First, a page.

Sweet Country – movie review

by Peter Calder / 22 April, 2018
RelatedArticlesModule - Sweet Country movie

Sweet Country, an Australian western with Sam Neill, is a searing masterpiece.

The second narrative feature by the man who made Samson & Delilah has some noble ancestors. Like Rolf de Heer’s Tracker in 2002 and Fred Schepisi’s groundbreaking The Chant of Jimmie Blacksmith in 1978, it concerns the hunt for an aboriginal murder suspect.

In this age, it may be better received than those two, not least because they were made by white men. And it deserves to: its storytelling, by turns lyrical and blunt, achieves an almost miraculous synthesis of the mythic and the down-to-earth; its cinematography – Warwick Thornton’s own – is spellbinding; and although it occupies a specific time and place, it never allows the viewer the comfort of consigning its injustices to history.

It’s a western of sorts: long sequences in vast expanses owe obvious visual debts to John Ford, in particular his masterpiece The Searchers, and the only song on the soundtrack is by Johnny Cash. But it’s as Australian as a blue gum or a billabong and riveting every dusty step of the way.

Deep in the outback of the Northern Territory in the 1920s, devout Chistian farmer Fred Smith (Sam Neill) is something of an oddball: “We’re all equal in the eyes of the Lord,” he tells a neighbour who asks him where he got his “black stock”, referring to aboriginal farmhand Sam Kelly (Hamilton Morris). But that doesn’t cut much ice with newcomer Harry March (Ewen Leslie), a plainly damaged, alcoholic veteran of the Great War, who borrows Sam for a couple of days’ work.

In a scene made more harrowing because we can’t see what’s happening, Harry rapes Sam’s wife, although it will take Sam some time to realise this. Following a quite separate act of provocation and plainly in self-defence, Sam guns down his tormentor and goes bush, knowing that the law will offer him no deliverance.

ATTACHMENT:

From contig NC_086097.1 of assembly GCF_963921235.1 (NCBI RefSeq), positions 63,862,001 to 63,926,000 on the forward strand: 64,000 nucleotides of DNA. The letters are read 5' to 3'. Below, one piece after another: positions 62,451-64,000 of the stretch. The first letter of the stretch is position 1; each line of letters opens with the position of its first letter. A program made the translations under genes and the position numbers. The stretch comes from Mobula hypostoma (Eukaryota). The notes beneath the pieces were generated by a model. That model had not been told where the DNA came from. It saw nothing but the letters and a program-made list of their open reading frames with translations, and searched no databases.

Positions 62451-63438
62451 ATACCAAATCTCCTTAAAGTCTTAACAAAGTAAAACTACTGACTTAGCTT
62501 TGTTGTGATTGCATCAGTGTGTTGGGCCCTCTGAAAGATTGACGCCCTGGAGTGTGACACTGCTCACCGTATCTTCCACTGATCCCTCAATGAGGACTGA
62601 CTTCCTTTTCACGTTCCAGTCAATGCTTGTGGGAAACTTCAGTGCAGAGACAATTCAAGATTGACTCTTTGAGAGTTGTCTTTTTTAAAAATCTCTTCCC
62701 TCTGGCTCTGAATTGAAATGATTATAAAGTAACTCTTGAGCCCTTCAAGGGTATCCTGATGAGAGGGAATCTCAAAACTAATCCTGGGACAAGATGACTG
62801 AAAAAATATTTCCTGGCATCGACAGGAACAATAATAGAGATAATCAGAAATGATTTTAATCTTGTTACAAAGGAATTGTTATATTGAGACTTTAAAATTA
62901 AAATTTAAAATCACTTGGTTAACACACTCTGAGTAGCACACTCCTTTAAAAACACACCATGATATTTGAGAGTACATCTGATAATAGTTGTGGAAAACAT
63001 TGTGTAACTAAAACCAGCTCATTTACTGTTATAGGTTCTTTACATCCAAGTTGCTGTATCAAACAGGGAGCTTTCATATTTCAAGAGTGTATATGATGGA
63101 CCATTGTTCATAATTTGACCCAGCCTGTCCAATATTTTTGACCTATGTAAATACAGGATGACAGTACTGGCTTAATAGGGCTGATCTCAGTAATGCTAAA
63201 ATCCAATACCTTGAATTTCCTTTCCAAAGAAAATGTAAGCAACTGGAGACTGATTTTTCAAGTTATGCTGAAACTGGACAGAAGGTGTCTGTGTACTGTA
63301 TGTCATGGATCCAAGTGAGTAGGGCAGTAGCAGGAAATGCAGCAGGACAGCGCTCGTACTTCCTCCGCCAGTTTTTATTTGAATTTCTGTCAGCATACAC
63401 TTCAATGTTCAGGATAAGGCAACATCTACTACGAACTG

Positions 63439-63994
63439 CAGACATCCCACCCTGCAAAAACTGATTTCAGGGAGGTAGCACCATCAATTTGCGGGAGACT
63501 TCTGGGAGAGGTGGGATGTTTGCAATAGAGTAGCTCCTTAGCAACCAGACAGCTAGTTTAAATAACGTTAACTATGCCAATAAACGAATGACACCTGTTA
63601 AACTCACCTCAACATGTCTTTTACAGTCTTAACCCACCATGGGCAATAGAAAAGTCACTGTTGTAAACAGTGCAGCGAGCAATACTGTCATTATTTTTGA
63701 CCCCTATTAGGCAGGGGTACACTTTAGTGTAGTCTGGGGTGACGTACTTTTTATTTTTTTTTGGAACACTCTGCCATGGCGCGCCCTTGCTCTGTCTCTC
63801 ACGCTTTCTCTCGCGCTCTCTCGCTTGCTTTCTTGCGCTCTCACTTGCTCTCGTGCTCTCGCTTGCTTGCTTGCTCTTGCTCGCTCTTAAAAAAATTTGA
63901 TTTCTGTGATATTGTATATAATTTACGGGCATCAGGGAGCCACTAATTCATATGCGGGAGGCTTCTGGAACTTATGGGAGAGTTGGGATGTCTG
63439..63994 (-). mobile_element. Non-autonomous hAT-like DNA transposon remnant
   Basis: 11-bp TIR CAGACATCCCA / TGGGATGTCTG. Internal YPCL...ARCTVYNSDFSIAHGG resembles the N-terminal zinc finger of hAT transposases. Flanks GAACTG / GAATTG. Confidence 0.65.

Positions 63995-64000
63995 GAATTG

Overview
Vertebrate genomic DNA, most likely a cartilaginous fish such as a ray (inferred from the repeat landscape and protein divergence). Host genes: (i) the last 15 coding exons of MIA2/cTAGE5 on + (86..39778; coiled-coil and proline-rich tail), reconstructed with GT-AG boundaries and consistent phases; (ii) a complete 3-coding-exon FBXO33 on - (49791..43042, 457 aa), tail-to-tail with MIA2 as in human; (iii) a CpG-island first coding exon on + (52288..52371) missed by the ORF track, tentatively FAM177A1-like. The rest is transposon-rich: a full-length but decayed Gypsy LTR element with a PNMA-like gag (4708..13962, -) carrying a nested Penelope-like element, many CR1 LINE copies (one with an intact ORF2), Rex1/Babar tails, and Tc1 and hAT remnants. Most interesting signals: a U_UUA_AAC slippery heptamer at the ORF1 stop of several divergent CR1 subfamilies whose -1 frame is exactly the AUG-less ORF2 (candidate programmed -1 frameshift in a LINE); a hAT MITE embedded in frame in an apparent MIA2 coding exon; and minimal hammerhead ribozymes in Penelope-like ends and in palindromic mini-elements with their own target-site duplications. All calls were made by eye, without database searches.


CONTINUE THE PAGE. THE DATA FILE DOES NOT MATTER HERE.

The film’s opening scenes hint at how the chase ends, though it’s a measure of the originality of the script, by feature debutants David Tranter and Steven McGregor, that not one but two twists to Sam’s glum predictions are in store. What happens is less important than how it happens, even if there seems a sickening inevitability about it.

Thornton brings us deep into a world of creaking boot-leather and rough-sawn wood – for a movie of such grit, it’s remarkably sensual – but he also evokes the characters’ internal lives with brief breakouts that seem to tip a wide-brimmed hat to dreamtime stories. And the whole movie is rich in bitter ironies: in one scene, a crowd enjoys an outdoor screening of a new-fangled picture show about a now-legendary bushman and killer whose surname, like Sam’s, is Kelly.

An ill-advised and wincingly obvious final line scarcely detracts from the achievement of a film that won prizes at the Venice Film Festival and Toronto International Film Festival. It’s a small and searing masterpiece.



This article was first published in the August 19, 2017 issue of the New Zealand Listener.


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